Tuesday, October 24, 2023

Marcos promises coast guard upgrades to protect Philippine sea territory


Philippine President Ferdinand Marcos Jr. on Tuesday promised upgrades to the coast guard to protect the country’s “sovereign maritime territory” amid Chinese incursions into its boundaries in the South China Sea. 

Marcos spoke during the 122nd anniversary of the founding of the Philippine Coast Guard, which has been at the forefront of thwarting challenges by China in disputed waters lately. 

“We are continuing with the upgrading of equipment and training and the capabilities of all our people, especially the Coast Guard, not only because they are on the frontline in the problems that we’re facing in the West Philippine Sea, but also because of the very important function that they play when it comes to search and rescue,” he said.

Marcos inspected the BRP Malabrigo, a Japanese-built 44-meter (144-foot) patrol ship, which is tasked with patrolling islets and reefs. Manila refers to South China Sea waters within its exclusive economic zone (EEZ) as the West Philippine Sea. 

“Well, this was a vessel that was water cannoned,” Marcos said. “It only shows that our capability is increasing to defend our sovereign territory in the Philippines.” 

In August, a coast guard ship escorting boats delivering supplies to the country’s military outpost in Ayungin Shoal (Second Thomas Shoal) was hit by a water cannon fired by the China Coast Guard.

“Despite all the challenges, the coast guard has unwaveringly answered the call of duty,” Marcos said. 

He said the government planned to add “40 more patrol vessels” to the Philippine Coast Guard. Details of the proposed acquisitions were not released.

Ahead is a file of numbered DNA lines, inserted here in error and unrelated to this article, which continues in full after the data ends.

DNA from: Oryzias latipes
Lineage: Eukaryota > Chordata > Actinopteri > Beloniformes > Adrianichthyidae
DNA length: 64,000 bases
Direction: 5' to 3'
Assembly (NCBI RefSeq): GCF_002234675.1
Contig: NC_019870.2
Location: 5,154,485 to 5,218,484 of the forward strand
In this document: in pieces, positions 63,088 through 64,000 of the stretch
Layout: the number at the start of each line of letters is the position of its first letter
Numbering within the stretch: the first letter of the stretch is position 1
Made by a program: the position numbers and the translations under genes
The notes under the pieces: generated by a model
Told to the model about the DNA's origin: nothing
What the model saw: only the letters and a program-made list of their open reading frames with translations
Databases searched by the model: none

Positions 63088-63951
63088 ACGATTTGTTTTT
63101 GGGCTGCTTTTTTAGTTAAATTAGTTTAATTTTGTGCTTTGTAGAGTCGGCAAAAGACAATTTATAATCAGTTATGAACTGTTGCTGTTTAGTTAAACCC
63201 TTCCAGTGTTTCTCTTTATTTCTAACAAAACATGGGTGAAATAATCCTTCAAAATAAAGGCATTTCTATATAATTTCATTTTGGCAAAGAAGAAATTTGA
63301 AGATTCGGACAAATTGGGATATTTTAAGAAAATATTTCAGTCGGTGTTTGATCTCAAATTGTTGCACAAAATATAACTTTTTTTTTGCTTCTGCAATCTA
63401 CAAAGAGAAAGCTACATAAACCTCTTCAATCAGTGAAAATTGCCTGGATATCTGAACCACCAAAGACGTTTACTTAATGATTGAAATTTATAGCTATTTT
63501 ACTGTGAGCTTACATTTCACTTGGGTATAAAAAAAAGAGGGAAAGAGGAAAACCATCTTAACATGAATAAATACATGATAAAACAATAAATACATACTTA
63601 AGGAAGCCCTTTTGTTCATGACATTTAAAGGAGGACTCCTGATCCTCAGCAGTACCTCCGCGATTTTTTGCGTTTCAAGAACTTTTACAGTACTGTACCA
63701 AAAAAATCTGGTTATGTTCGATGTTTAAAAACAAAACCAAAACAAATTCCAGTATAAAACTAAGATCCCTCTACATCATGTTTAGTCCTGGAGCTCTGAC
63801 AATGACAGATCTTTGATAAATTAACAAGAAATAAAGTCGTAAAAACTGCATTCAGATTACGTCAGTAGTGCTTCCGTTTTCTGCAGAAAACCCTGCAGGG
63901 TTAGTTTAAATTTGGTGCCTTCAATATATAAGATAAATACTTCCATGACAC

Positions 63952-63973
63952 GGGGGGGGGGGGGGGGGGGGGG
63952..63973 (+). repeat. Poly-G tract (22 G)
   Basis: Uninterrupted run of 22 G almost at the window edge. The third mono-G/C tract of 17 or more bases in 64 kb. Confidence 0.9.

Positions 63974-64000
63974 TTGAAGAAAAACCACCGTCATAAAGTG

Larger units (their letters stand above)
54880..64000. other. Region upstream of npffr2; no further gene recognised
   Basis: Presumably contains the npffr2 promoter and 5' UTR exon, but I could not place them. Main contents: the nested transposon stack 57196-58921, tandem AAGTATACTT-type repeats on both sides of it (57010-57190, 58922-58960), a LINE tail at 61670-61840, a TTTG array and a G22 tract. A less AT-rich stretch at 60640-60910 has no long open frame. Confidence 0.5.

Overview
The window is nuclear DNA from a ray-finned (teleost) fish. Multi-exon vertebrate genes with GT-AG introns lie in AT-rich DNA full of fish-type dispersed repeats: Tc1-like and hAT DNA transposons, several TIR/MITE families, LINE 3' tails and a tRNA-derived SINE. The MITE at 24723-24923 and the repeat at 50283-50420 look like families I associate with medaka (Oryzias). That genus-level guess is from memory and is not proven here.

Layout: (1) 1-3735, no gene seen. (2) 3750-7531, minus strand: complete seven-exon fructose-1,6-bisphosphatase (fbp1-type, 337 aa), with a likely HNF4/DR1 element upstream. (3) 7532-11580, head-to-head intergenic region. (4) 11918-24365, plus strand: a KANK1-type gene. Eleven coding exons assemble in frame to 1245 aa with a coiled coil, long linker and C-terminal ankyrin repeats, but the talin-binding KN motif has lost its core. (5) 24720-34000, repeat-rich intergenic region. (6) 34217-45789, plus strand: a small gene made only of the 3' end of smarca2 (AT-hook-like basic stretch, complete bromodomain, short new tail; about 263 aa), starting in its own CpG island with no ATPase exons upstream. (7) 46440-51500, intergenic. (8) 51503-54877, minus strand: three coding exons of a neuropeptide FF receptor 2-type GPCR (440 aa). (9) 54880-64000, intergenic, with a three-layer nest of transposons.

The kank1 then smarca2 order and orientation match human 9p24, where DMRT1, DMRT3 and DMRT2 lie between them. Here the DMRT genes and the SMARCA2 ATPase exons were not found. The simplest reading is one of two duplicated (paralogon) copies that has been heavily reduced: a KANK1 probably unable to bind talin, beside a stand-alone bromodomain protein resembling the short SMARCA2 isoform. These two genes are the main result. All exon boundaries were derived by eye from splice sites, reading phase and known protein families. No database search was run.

Adm. Artemio Abu, the coast guard chief, praised personnel for intensifying maritime security in the West Philippine Sea. 

“We handled the provocations, bullying and harassments of vessels on every resupply mission to the Philippine Navy’s BRP Sierra Madre anchored at Ayungin Shoal,” Abu said. 

The Philippines maintains a military watch over its exclusive economic zone in the South China Sea by staffing the BRP Sierra Madre, a World War II-era naval ship that Manila deliberately grounded near the shoal in 1999.

“Our personnel have courageously dismantled the foreign floating barriers, which were illegally installed in the West Philippine Sea. We installed additional navigational buoys, which also serve as markers of Philippine territory,” he said. 

On Sunday, the Philippine military accused China’s navy of “dangerously” shadowing a Philippine ship during a rare standoff last week between ships from their navies near Thitu, an island in the Spratlys. 

China claims nearly the entire South China Sea, including waters within the EEZs of Brunei, Malaysia, the Philippines, Vietnam and Taiwan. While Indonesia does not regard itself as a party to the South China Sea dispute, Beijing claims historic rights to parts of that sea overlapping Indonesia’s EEZ as well. 

China took control of the Scarborough Shoal area in 2012 following a standoff between Manila and Beijing. In late 2016, Chinese ships allowed Filipino fishing boats into the area when then-Philippine President Rodrigo Duterte pivoted to Beijing. 

Canadian-Philippines deal 

To address unauthorized fishing activities in Manila’s waters, the Philippines and Canada signed an agreement on Monday to utilize Ottawa’s advanced ship tracking system for identifying and addressing unauthorized fishing activities in Manila’s waters. The agreement was reached on the sidelines of the Sixth Joint Commission for Bilateral Cooperation in Ottawa. 

The Department of Foreign Affairs said Canada’s Dark Vessel Detection System is employed to combat illegal, unreported and unregulated fishing carried out by ships that intentionally deactivate their Automatic Identification Systems. 

On Tuesday, the Department of National Defense announced plans to acquire three C-130J-30 Super Hercules transport aircraft for the Philippine Air Force. Two of the aircraft are expected to be delivered in 2026 and the third in 2027.

“The additional cargo space of the C-130J-30, coupled with the reliability of C-130 aircraft we have in our current fleet, will provide our air force with greater operational flexibility,” department spokesman Arsenio Andolong said.



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